Great… another free wifi hotspot for blogging.
My next stop has been to visit two locations in Burren National Park which is in County Clare. It’s the smallest of the six national parks in the Republic of Ireland covering approximately 15 square kilometres. The park is renown for it’s geology, which is mostly limestone slabs crisscrossed with cracks known as "grikes", leaving isolated rocks called "clints".
This is definitely not sheep country and the few cattle appeared to struggle to find something to eat. So it’s a rock farm!
I had previously seen a photo of Poulnabrone dolmen which is located in the park and as it looked rather significant I though a visit might be interesting. Poulnabrone dolmen is a Neolithic portal tomb dating back to approximately 4000BC. I had been anticipating a structure around the size of Stonehenge.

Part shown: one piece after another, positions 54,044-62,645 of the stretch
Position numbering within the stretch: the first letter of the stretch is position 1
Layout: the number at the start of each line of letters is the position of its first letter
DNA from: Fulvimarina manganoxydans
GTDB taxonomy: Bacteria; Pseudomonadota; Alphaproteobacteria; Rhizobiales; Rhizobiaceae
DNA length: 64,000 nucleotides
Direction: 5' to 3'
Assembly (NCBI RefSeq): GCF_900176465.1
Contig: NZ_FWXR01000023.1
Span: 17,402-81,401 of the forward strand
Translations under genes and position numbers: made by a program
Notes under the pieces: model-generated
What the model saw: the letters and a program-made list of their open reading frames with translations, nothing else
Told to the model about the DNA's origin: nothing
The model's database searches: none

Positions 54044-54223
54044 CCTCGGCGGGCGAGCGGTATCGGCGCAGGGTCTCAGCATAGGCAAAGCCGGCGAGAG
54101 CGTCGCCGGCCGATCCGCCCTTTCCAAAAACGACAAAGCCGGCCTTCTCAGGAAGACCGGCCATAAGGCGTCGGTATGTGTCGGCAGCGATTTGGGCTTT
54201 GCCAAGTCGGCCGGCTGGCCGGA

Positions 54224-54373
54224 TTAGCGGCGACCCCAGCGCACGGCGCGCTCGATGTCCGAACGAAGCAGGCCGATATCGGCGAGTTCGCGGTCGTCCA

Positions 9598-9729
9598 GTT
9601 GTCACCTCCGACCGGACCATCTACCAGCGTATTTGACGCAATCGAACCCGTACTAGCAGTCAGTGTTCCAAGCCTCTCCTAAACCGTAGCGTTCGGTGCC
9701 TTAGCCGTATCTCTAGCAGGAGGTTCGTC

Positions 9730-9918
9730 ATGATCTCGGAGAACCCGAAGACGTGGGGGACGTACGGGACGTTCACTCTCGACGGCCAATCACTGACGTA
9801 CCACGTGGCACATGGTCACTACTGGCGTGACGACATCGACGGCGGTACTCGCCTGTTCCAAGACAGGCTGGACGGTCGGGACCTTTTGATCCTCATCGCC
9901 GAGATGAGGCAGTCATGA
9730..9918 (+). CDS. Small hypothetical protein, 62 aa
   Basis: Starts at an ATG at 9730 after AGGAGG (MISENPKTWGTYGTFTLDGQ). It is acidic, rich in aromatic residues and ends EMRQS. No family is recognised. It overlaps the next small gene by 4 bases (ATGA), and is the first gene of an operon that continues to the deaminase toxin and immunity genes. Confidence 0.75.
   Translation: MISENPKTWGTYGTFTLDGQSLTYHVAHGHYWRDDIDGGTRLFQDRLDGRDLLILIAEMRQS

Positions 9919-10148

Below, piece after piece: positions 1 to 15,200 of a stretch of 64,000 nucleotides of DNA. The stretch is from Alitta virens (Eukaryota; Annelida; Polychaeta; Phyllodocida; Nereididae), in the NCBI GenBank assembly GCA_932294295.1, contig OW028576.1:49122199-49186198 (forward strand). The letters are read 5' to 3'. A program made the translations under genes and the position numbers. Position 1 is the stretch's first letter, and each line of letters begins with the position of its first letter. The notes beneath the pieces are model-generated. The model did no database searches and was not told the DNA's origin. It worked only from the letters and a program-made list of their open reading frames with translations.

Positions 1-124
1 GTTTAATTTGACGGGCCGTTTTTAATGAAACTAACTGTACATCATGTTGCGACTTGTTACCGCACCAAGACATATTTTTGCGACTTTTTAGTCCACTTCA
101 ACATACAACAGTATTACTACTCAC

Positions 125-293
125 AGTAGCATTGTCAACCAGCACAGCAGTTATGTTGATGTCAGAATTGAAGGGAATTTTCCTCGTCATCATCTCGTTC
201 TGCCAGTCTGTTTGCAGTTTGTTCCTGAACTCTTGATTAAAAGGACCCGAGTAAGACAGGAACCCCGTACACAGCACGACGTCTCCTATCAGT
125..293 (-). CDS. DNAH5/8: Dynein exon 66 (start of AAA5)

As you can see in the above photo, it’s tiny, only about 12ft high.
The Irish have also been cheating. One of the side walls cracked and the structure was dismantled in 1980 to replace the affected stone. Whilst they were doing this the site was excavated and the remains of 33 adults and children were found. There were a pile of bones which suggested the bodies had been buried in another location and the skeletons subsequently re-buried in the tomb.
Another example of the natural cracking of the rock